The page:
Our trained intake coordinators will ask you questions such as (1) why are you seeking help, (2) have you been to counseling before, (3) are you taking any medication, (4) who will be involved in your sessions, (5) what insurance do you plan to use, (6) where do you live, (7) and when are you able to come. Based on how you answer her questions, she will do her best to find the right match for you.

Keep in mind that no single therapist will work for every person. Research and many therapists suggest a "trying out" period of 2-4 sessions to warm up and to build a therapeutic relationship, just like starting any other relationship. Research shows that the quality of your therapeutic relationship is the most important element for treatment success.

Q: Do you accept insurance?
Yes. We accept most major insurance plans, including but not limited to Aetna, BCBS of Texas, Cigna, Humana, United Healthcare, Tricare, Medicaid, and Medicare. While your plan may have mental or behavioral health coverage, it is important to know the nuances of your plan. Not all plans are alike. Some cover marriage and family counseling whereas others do not. Some have diagnostic exclusions, meaning your plan may not cover your services based on your diagnosis. Some may require pre-authorizations before services may begin. While the healthcare and insurance industries are complex, we will do our best to work with your insurance company; however, you are your best healthcare advocate.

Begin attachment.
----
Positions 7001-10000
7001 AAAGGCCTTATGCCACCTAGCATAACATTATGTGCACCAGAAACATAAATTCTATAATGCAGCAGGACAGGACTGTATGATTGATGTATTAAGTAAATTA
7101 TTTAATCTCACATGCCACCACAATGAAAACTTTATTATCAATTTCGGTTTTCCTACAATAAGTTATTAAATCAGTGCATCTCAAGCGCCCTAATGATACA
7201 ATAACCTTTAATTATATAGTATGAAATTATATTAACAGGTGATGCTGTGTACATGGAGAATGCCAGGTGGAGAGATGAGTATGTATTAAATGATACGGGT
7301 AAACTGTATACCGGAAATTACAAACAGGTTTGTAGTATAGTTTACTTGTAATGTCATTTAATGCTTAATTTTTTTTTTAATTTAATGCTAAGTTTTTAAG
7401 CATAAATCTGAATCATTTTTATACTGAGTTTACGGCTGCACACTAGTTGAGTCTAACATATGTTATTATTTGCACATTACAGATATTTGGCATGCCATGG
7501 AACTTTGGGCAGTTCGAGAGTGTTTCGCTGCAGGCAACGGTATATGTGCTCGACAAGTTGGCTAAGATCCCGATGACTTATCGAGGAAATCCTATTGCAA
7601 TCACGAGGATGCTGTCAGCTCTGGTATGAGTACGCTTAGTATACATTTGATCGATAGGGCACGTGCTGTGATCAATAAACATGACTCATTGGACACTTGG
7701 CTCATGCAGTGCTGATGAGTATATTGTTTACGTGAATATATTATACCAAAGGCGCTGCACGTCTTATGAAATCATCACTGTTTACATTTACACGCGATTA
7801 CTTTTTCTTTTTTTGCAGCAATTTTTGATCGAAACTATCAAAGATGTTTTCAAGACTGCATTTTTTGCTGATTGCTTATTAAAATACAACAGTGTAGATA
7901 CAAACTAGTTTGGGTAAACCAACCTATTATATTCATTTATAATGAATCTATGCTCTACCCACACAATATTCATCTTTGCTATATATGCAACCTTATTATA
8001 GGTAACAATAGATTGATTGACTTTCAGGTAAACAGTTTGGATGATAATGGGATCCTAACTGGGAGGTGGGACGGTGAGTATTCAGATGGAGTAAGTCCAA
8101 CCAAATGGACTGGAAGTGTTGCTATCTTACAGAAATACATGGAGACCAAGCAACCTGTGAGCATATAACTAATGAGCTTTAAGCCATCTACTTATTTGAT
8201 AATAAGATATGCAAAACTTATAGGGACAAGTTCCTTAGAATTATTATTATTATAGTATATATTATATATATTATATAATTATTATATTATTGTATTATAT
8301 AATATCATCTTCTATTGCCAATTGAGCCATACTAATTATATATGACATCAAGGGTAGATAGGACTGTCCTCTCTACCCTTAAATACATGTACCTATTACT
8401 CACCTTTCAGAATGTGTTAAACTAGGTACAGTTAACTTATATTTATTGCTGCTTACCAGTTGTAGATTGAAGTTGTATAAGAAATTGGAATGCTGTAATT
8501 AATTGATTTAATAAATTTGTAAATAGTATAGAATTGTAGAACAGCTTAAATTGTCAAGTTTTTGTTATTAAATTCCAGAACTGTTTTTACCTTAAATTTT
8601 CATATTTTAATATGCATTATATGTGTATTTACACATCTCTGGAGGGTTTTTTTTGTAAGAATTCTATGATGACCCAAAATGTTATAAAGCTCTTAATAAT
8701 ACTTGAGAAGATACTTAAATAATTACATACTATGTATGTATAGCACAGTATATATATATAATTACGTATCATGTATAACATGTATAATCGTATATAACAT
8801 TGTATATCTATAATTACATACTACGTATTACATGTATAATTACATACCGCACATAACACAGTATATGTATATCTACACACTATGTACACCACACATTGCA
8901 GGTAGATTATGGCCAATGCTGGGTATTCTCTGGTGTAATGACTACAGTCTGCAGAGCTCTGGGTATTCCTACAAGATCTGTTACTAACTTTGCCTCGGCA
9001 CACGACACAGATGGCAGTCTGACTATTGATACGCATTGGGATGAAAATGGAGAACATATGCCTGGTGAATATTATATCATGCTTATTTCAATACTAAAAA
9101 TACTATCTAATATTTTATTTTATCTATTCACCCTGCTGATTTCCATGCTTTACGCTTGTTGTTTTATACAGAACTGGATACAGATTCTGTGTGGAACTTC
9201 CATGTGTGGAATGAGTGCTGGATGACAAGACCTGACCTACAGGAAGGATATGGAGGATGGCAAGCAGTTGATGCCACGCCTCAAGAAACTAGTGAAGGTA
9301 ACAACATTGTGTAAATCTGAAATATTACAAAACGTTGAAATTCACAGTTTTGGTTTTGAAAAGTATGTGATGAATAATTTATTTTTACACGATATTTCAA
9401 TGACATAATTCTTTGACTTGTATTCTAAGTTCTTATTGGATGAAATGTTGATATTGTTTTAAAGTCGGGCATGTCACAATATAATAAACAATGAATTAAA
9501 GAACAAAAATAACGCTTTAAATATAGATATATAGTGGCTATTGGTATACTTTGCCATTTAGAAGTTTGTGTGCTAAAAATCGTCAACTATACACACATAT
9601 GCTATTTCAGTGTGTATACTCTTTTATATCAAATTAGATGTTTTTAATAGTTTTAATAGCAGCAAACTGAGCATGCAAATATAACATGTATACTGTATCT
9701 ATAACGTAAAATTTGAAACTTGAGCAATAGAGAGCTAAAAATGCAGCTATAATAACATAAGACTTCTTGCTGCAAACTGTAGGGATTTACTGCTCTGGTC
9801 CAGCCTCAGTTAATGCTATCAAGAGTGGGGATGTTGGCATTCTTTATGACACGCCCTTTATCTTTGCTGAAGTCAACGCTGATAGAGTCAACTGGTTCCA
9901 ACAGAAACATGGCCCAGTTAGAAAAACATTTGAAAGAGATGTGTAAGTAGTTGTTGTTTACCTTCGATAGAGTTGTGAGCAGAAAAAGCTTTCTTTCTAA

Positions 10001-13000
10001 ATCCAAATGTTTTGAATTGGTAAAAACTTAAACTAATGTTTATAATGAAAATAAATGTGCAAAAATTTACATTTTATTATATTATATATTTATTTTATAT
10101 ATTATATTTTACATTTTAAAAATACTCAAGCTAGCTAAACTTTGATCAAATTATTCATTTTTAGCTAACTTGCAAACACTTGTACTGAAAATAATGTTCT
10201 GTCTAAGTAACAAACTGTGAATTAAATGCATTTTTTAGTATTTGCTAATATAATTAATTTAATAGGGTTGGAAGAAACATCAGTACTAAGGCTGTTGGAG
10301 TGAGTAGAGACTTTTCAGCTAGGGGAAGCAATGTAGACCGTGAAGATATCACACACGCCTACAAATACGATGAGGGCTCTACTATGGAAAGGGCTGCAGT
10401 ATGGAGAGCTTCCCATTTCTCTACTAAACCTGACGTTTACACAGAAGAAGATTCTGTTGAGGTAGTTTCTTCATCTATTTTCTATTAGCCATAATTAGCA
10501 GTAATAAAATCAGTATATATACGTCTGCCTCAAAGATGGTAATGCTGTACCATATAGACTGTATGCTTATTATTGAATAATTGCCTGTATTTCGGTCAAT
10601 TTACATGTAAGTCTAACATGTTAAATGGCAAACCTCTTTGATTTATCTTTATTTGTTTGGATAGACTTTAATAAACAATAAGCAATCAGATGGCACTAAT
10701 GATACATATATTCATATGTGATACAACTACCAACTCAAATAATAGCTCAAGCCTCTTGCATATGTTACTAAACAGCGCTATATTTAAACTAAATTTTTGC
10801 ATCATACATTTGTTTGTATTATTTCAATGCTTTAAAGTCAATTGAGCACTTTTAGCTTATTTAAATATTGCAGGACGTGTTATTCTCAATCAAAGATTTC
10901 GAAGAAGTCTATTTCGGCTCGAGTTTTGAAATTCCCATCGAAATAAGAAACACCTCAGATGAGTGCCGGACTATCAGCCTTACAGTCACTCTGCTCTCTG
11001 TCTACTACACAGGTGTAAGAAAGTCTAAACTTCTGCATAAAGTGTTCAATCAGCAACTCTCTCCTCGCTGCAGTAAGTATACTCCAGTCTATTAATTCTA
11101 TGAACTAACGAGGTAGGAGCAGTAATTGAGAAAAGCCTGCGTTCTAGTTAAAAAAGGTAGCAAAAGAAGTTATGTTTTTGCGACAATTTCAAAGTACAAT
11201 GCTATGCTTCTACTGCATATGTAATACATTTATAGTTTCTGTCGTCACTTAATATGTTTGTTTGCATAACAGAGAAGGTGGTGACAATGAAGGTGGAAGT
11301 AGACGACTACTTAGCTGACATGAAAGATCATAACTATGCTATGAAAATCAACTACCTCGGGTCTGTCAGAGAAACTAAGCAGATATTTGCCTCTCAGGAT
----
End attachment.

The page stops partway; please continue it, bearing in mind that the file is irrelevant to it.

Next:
Q: What if I don’t have insurance or my deductible is incredibly high?
That’s okay. Thanks to our generous donors and supporters, we are able to offer our counseling services on a sliding scale. Our sliding scale is benchmarked against the Federal Poverty Level and takes into account your annual income, number of dependents, and any other major expenses such as child support or hospital bills.

Q: What if I need to cancel my appointment?
Unexpected situations arise in your daily life so you can certainly cancel or reschedule appointments but generally with 24-hour advanced notice. In other words, please contact our office 24 hours prior to your appointment time. Once an appointment hour is scheduled, the office will charge a late cancellation fee unless you provide 24 hour advance notice or your clinician and administrative staff both agree that you were unable to attend due to circumstances beyond your control. Please keep in mind that you are reserving a space in your clinician’s appointment book, and without advance notice, they are unable to fill this space with someone else in need of their time and attention.

Q: What if I have a mental health emergency?
If you have an emergency (e.g., thoughts of harming yourself or someone else), you have two options. We have a staff clinician who is on call 24-hours a day, 7 days a week. This service is reserved only for our current, active clients. Just call our main number (281-480-7554) and press option 1. However, it may take up to 20 minutes for the on-call clinician to return your call. If you need something more immediate or you are not a current client of the Center, then immediately call 911, go to your nearest emergency room, or call an emergency hotline (e.g., 1-800-273-TALK). Communication through our website, email, and clinician’s extensions are not to be used for emergency situations. These services are not intended and are not appropriate for such situations, and these services lack the support and immediacy needed for emergency situations.

Q: Are you accredited?
Yes. We are accredited with the Samaritan Institute, (http://www.samaritaninstitute.org), an international organization that oversees the policies and practices of 75+ affiliated centers throughout the United States and Japan. The Samaritan network is one of the largest providers of professional outpatient counseling. All accredited centers must comply with nationally benchmarked behavioral health quality standards, standards that are comparable to JCAHO and CARF.

 


16441 Space Center Blvd. • Suite C-100 • Houston, Texas 77058
info@samaritanhouston.org